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Fish Came First : Phil Pister Didn't Make a Lot of Friends, but He Made a Mark in 37 Years at DFG


BISHOP, Calif. — When Phil Pister retired from the California Department of Fish and Game this year, he almost heard a sigh of relief at headquarters in Sacramento, followed by keen apprehension.

If Pister (pronounced PEE-ster) was regarded as an agitator around the DFG, at least he was their agitator. The prospect of Pister off the leash was fearsome.

Pister, 61, was an associate fishery biologist with the DFG for 37 years, most of that time as a leader of fishery research and management in the Eastern Sierra and California desert, although he was known to wander far from the reservation.

Scholarly and well-read, with a penchant to quote Socrates and Aldo Leopold, regarded by many as the father of wildlife conservation, yet pragmatic to the point of exhaustion on a golden trout project at 12,000 feet, Pister viewed his mission as somewhat larger than just delivering fish to the frying pans of families from San Fernando and was not reluctant to say so.

"Back in '53 we were mainly concerned with just making fishing better," Pister said. "Then all these environmental wars started. We have some strong arguments in our own office. There are people there that think, 'The license buyers pay the bills, therefore our obligation is to them.' I don't accept that. You have a deeper obligation to the fish and wildlife resources themselves."

The height of modern man's arrogance, Pister has said, is that "the earth has been here for four billion years and we should think these resources are here just for our use today."

Pister's resume runs 11 pages of published papers, lectures and membership in professional societies, but he is no egghead. He fumes that his colleagues' opinions are shared largely among themselves, serving no useful purpose.

"The British are bad in this way," Pister says. "The British attitude is to let the conservationists handle it."

And he told them so last month when he lectured the Fisheries Society of the British Isles in Lancashire.

He once wrote a Sacramento superior: "When are you guys going to recognize the real world out here?"

Sometimes Pister's conduct, borne of frustration, has bordered on insubordination.

"One time one of our former directors took me into a dimly lit hotel room and said, 'Knock this stuff off. It's embarrassing to me. It's embarrassing to the department,' " Pister said.

"You just sit there and take it--and go on doing what you were doing before. Politicians come and go."

The question has probably been asked more than once: Who does Pister think he is?

He still considers among his most important projects the rescue of some fish too small to attract anglers and too obscure to interest anyone but the most dedicated ichthyologist--the Owens Valley pupfish (Cyprinodon radiosus), which average about three-quarters of an inch long .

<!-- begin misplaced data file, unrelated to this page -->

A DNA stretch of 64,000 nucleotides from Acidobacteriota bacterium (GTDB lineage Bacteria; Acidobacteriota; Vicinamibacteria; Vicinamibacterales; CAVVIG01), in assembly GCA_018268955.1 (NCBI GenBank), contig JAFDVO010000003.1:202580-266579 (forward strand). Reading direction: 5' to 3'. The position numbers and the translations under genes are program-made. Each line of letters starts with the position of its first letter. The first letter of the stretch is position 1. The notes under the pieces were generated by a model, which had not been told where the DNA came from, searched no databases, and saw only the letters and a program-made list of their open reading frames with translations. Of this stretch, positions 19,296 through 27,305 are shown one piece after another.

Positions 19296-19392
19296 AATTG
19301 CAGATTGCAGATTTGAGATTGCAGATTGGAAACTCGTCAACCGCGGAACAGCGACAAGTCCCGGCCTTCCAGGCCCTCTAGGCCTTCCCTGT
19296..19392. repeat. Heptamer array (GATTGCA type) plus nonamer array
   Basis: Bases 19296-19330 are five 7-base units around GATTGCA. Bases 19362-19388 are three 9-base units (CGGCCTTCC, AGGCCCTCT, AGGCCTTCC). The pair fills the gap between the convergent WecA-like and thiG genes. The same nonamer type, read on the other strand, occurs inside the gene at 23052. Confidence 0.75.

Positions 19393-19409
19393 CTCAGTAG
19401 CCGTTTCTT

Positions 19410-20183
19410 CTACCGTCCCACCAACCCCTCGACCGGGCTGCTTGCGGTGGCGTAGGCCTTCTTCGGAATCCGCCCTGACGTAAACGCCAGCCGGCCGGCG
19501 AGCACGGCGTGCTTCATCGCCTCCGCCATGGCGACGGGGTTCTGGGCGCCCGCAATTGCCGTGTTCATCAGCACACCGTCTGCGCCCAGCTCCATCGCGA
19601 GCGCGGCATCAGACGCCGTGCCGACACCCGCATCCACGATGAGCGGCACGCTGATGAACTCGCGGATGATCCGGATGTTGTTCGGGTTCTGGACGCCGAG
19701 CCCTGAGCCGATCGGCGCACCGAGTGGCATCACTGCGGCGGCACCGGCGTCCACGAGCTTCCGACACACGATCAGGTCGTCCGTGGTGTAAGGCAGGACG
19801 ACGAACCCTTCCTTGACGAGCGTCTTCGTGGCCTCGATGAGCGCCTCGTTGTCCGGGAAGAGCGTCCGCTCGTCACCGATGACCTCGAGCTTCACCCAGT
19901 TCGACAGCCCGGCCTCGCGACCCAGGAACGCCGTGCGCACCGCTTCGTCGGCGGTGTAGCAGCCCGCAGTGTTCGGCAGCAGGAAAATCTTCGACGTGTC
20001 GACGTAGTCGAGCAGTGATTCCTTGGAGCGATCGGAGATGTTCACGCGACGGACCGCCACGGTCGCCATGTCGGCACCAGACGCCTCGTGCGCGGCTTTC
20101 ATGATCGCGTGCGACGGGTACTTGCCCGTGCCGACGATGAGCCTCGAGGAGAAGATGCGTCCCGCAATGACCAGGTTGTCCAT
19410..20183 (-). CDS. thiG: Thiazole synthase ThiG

"We had them in a pond where we thought they were secure," Pister recalled. "Then in 1969 we had a real hot August afternoon and the pond started to dry up."

Pister rushed to the site and started scooping them up.

"At one time I held the entire world population of this fish in two buckets, one in either hand," he said.

So what? someone might say.

"Because like the canary in a coal mine, when species such as the pupfish perish, it is another small warning to humans that something is gravely wrong," Pister says.

"When you lose a species, it's forever. That's one of the real deep concerns now . . . one of the reasons I retired. There's too much to do. A person in good conscience just can't retire when you're in this kind of work. There's too much at stake."

Pister said one reason he retired was to work on "home projects" and spend time traveling with his wife, Martha. But he also expanded a back-yard workshop into an office and hauled his personal files home from the DFG office on Line Street. Clearly, his work is just beginning again.

"The reason I retired was to disencumber myself from the bureaucratic stuff that you have to do . . . administrative stuff," he said.

How far would Pister go to save a fish? He once went to the U.S. Supreme Court.

Late in 1967 a fellow biologist told him a development east of the Death Valley National Monument was threatening a population of desert pupfish (Cyprinodon maculauris) in a small spring at Devil's Hole--actually, in Nevada.

"I caught a lot of hell for that," Pister said. "Here I am a California employee messing around in Nevada, and taking it clear to the U.S. Supreme Court. But my friend said, 'There's stuff going on here that's going to affect California eventually.' That's why I felt legitimate in going out there."

Cappaert Industries of Vicksburg, Miss., was starting a farming operation--"a tax write-off," Pister said. "They were drilling wells all over the place, and the water in this spring started to drop. We were watching those fish become extinct."

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